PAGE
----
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YAUGHTS OF SEABOURN

Marco Polo

Above, the Marco Polo, now the last survivor of the Sovjet Atlantic fleet, sails the Northsea Channel near Buitenhuizen in the summer of 2006. She is seen in the colours of Orient Lines, the company that gave her a new dawn after her Sovjet days.

In the early 1960's, Black Sea Shipping Company (BLASCO) ordered a class of five 20.000-ton ships, intended for the Leningrad (now St. Petersburg) to Montreal service. The first of these ships to set sail was the 1963-built Ivan Franko. In 1964, the second one Aleksandr Pushkin followed and then Taras Chevchenko came into service in 1965. In 1966, Shota Rustaveli was launched. The fifth ship, Mikhail Lermontov, followed a few years later in 1971.

The Aleksandr Pushkin was launched on the 26th of march 1964 from the Mathias Thesen Werft in Wismar, East Germany. She sailed her first crossing to Montreal at the 13th of april 1966 from Leningrad. For North Atlantic travel she could carry 130 first class pasengers and 620 passengers in tourist class. These crossings were only made during summer, in winter she sailed on cruises for 750 passengers in one class. Because of the decline in trasatlantic passenger travel, the ship was rebuilt in 1975 and from this year on she only sailed cruises for BLASCO. From 1981 and 1985 she was chartered to Transocean Tours and after 1985 she was transferred to the Far Eastern Shipping Company (FESCO), another of the three main Sovjet fleets. Occasionally, the ship was chartered to CTC cruises,based in the United Kingdom.

After her tiome with Orient Lines ended, the ship came over top the British based CMV Cruises, seen below departing Amsterdam in her new disguise in march 2010.

In 1990, Aleksandr Pushkin was laid up in Singapore, before being bought one year later by Gerry Harrod, the former owner of Ocean Cruise Lines, that was sold to Paquet Cruises of France a little earlier. Harrod had the ship rebuilt in Greece at the Neorion-wharf in Syros. This work was done between 1991 and 1993 and the ship emerged as the renamed Marco Polo for the Orient Lines. In exteriour, she differs not much from her former Sovjet-service looks, only her superstructure below the bridge was slightly extended and rebuilt. Inside, the ship was modernized and updated, although she was still recognizable as a former ocean liner.

Besides Aleksandr Pushkin, Orient Line was intending to buy Aleksandr Pushkin's sistership Ivan Franko about the same time as they bought Aleksandr Pushkin, but due to the long and costly rebuilding of the first ship, this eventually did not happen. The Marco Polo sailed on her first cruise in november 1993 and she would sail worldwide varried cruises.The company was bought in 1998 by Norwegian Cruise Line but the name of the company and the name of the ship stayed unchanged. In a rebranding strategy in march 2008, the Orient Lines brand was discontinued and Marco Polo was sold to the Greece-based company Global Maritime, that chartered the ship out to Transocean Tours, the company where she had already been sailing for during the middle of the 1980's. Her name was not changed and she kept sailing worldwide cruises, sometimes in charters. In 2003, her sister Shota Rustaveli at that time sailing as Assedo, was sold to the breakers in Alang, India. From that moment on, Marco Polo is the only survivor of the class and the only survivor of the transatlantic service of BLASCO. In recent years, Marco Polo sails for the British-based Cruise & Maritime Voyages (CMV).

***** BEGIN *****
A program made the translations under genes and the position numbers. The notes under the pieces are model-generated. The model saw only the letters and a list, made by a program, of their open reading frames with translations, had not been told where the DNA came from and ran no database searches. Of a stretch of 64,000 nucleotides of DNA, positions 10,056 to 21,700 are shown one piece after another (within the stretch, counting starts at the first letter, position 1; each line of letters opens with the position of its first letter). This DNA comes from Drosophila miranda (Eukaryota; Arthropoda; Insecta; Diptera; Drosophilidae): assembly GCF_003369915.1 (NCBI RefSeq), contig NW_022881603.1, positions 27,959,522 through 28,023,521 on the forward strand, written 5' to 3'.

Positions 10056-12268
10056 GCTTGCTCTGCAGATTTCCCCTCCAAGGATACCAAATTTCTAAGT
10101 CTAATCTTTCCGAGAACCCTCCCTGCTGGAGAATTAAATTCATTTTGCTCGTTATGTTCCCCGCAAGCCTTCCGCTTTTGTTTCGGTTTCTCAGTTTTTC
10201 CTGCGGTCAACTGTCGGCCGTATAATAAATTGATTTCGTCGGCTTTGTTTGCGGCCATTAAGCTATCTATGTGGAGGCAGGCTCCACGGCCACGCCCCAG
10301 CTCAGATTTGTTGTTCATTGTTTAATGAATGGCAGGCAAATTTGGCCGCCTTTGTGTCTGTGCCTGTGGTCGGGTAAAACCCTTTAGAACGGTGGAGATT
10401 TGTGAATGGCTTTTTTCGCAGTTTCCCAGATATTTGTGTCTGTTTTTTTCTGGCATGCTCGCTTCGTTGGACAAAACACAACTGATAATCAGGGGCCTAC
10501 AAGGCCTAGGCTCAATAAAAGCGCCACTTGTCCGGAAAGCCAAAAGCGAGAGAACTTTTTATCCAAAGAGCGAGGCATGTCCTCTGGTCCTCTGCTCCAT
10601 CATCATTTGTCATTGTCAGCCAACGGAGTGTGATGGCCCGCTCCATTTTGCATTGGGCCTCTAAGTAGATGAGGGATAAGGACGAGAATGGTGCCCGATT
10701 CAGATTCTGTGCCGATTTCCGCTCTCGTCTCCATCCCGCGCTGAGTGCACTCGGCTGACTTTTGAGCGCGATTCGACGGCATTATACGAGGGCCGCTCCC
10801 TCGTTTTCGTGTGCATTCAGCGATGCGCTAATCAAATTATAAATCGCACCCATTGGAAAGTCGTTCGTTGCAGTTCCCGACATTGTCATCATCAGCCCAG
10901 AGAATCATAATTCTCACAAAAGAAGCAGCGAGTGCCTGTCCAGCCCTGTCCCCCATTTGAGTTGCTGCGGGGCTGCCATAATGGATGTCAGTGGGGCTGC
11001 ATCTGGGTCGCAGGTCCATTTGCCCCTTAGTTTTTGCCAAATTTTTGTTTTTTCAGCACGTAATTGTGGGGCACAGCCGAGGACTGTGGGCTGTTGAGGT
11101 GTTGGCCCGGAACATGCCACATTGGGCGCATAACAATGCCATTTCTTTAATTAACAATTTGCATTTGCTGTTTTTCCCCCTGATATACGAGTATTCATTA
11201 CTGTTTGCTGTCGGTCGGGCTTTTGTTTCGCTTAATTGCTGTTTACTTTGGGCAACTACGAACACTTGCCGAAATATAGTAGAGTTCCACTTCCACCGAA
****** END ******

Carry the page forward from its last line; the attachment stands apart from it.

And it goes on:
At the 15th of february 2014, the ship was hit by a freakwave when sailing the English Channel and the wave crashed through the windows of the Waldorf Restaurant, situated on deck 6. According to witnesses, the windows were catapulted into the restaurant like missiles and one 85-year old male passenger was killed instantly. One other 70-year old female passenger had to be airlifted off the ship and was brought to shore for medical treatment. The ship had been hammered by several waves, some of more then 20 meters in height while sailing the Bay of Biscay during the same cruise, but the sad finish was there the day before arrival at Tilbury docks. Repairs were made and the ship was able to sail her next cruise as sceduled. 

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